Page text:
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Into the valley

Rheola - A new bowstring arch bridge symbolises the change that a relief road should bring to a former Welsh mining town, says Andrew Mylius.

Sarah Chapman, owner of Porth's thriving Cafe Hot, is reserving judgment on the bowstring Rheola Bridge, the signature structure of the Welsh valley town's new relief road. 'I can see it from my bedroom window. It dominates the view, ' she says. 'Did it have to be so big, I wonder?' Well, yes, it did, according to the client for the road, Rhondda Cynon Taf County Borough Council, and design-build contractor Costain.

The 150m-span structure crosses two rivers - the Rhondda Fach and the Rhondda Fawr - the Cardiff to Treherbert railway line, and the busy A4233. There is no clear ground between the bridge's abutments for intermediate piers. The client's purse precluded the use of a cable stayed or suspension bridge solution. In any case, 'they would have been over the top for this location', says Costain highways director Darren James.

A heavier, common-or-garden bridge solution with a deep box girder or truss could have been used, avoiding the need for arches, James admits. But Rheola Bridge soars close to the beer garden of the Rheola pub. Other buildings press hard up against the abutments in this steep-sided valley. Client and contractor wanted to give locals something of beauty rather than a bog-standard highway bridge.

'The Rhondda Fach has become a lot more attractive in the two or three decades since coal mining ceased, ' says James. Vegetation has greened the mountainous spoil heaps.

'But on a wet day it can still be pretty grim.' Rheola Bridge is quite a bit more elegant than it was at scheme design stage.

Rhondda Cynon Taf with designer Glamorgan Engineering Consultancy (GEC) had xed an alignment for the 5km long relief road and decided on a bowstring arch for the route's main bridge.

But, says the client's head of construction Mark Adams, the scheme was not affordable.

Costain was initially taken on pretender and pre-planning stage to look for savings. It managed to shave £7.1M off the outturn cost by tweaking the road's vertical alignment, reducing the number of retaining walls from 50 to 25.

Eliminating the number of bridges from 13 to 11 by adjusting the trace lopped off another £2.9M, redesigning and rephasing roadworks saved another £1.9M, and £3.8M of 'miscellaneous' savings were made. Alterations to the route's structures, including the Rheola Bridge, delivered £2.2M. Value engineering brought total costs down from nearly £103M to £85M, of which construction represents £60M.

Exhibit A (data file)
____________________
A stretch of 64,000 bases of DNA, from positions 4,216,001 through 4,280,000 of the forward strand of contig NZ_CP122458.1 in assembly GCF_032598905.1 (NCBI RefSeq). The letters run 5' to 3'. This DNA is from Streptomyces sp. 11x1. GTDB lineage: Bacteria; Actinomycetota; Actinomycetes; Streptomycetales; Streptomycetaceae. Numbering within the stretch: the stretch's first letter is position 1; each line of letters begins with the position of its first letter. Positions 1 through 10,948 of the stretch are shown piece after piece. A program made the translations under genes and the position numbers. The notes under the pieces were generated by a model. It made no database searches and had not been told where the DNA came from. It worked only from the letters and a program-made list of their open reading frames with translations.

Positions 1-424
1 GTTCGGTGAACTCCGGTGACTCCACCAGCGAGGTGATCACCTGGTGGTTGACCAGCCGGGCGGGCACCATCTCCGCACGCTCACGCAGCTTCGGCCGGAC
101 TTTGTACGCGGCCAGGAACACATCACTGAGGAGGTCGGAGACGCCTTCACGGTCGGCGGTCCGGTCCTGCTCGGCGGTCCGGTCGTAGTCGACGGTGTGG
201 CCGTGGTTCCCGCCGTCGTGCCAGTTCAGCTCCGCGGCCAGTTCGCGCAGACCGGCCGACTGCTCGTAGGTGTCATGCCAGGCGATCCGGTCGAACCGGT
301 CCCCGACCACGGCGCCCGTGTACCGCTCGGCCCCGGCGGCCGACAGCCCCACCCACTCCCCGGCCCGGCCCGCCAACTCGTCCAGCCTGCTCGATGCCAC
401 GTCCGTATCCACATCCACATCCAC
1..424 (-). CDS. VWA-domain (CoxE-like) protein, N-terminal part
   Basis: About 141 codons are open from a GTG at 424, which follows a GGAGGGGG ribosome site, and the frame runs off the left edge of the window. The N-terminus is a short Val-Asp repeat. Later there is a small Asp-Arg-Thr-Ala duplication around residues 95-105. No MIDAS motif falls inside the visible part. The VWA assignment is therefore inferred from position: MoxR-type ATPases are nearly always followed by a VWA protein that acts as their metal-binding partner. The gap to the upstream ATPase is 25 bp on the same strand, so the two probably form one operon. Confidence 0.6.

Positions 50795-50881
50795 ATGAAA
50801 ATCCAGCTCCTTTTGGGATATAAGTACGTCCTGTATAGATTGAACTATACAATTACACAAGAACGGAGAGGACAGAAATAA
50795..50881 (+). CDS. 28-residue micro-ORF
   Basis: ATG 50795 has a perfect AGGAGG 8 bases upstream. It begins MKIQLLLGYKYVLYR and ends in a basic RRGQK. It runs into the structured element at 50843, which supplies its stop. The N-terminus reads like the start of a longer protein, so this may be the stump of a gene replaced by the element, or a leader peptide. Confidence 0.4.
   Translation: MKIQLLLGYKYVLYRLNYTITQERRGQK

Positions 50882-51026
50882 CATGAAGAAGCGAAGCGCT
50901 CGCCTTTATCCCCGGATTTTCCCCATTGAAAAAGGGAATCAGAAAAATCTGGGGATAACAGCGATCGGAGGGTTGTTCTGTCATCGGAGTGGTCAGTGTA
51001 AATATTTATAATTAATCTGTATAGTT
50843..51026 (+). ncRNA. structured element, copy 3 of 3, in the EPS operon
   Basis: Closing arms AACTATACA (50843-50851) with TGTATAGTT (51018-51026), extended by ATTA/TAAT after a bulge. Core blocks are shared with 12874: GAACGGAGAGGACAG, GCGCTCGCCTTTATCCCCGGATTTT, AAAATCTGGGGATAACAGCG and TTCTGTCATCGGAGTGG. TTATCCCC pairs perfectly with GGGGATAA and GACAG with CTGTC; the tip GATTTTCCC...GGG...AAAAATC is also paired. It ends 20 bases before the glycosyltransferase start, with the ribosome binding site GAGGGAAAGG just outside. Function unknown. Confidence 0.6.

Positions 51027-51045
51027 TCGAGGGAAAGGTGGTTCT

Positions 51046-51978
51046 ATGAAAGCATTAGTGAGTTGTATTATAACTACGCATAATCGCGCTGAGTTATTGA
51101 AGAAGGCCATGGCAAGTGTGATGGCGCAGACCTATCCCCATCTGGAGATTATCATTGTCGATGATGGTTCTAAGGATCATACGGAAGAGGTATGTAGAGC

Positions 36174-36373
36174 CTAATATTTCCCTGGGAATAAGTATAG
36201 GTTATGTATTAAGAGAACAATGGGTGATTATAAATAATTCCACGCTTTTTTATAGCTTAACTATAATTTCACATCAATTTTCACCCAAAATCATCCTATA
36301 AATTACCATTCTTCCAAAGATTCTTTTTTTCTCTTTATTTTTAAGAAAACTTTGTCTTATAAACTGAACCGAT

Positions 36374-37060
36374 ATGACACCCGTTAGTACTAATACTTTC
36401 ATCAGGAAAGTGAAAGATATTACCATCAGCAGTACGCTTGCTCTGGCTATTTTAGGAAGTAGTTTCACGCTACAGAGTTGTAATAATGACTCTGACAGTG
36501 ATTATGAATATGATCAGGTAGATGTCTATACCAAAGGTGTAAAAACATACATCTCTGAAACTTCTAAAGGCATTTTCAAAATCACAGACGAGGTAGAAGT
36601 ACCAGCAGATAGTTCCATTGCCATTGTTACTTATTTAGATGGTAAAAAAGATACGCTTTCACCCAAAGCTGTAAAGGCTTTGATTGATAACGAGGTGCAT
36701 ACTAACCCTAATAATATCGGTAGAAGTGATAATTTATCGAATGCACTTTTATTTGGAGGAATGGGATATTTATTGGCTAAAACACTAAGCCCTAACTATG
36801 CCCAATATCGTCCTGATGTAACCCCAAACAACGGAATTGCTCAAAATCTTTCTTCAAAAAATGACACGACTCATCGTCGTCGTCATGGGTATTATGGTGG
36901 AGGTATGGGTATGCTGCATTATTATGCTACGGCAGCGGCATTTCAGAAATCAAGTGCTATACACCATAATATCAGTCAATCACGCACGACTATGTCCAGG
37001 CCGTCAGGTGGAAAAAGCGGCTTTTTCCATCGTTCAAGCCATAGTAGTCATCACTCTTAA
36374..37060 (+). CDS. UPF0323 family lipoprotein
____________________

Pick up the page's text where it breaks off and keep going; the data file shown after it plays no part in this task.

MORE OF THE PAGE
James says that with Arup and steelwork fabricator Faireld Mabey, his team removed cantilevered edges from the deck. The grillage of beams supporting the deck was simplied by getting rid of secondary longitudinal members.

Composite decking would be laid on top of transverse beams spanning between the bridge's two longitudinal beams, which were themselves made lighter.

Transverse steelwork would be in weathering steel to avoid the need for steel preparation and painting. Hanger connections to arch and deck were simplied, cross-members between the arches were stripped out and the bridge's abutments were redesigned, with reinforced earth ramps replacing reinforced concrete. Savings on the bridge alone amounted to £660,000.

'We had to submit our reworked version of the bridge to the Design Commission for Wales for approval. It commended [the design] for improving on the original with a 'simpler design language', ' says Ian Walsh, GEC client representative.

Building the bridge in such a tightly constrained environment dictated that it had to be erected insitu. Assembling it off line and then craning it into place was a technical non-starter. Constructing it on one of the approach ramps and push launching was also quickly discounted. 'Temporary intermediate support, which you'd need for a push launch, would have to have been designed to resist lateral loading, ' says James. 'As it is, we decided to erect it insitu. The trestles propping the deck are simple supports.' Even though the bridge has been pieced together from relatively light, manoeuvrable elements, lifting them into place has been a tense experience, notes Costain works manager George Black. 'When we were placing the arch sections people came to watch. There was a crowd drinking in the pub garden, ' he says.

Each arch was assembled from three pieces that were supported on temporary steel towers until connections had been welded. Unusually, the arch box sections and longitudinal deck beams were delivered to site pre-painted, leaving Costain the task of blasting and painting only the welds insitu. Conventionally the entire structure would have to be painted once complete.

'There were concerns that the patch painting we'd carry out would be conspicuous, ' says James. Paint tests convinced all parties that the new paint would blend seamlessly with the rest, though.

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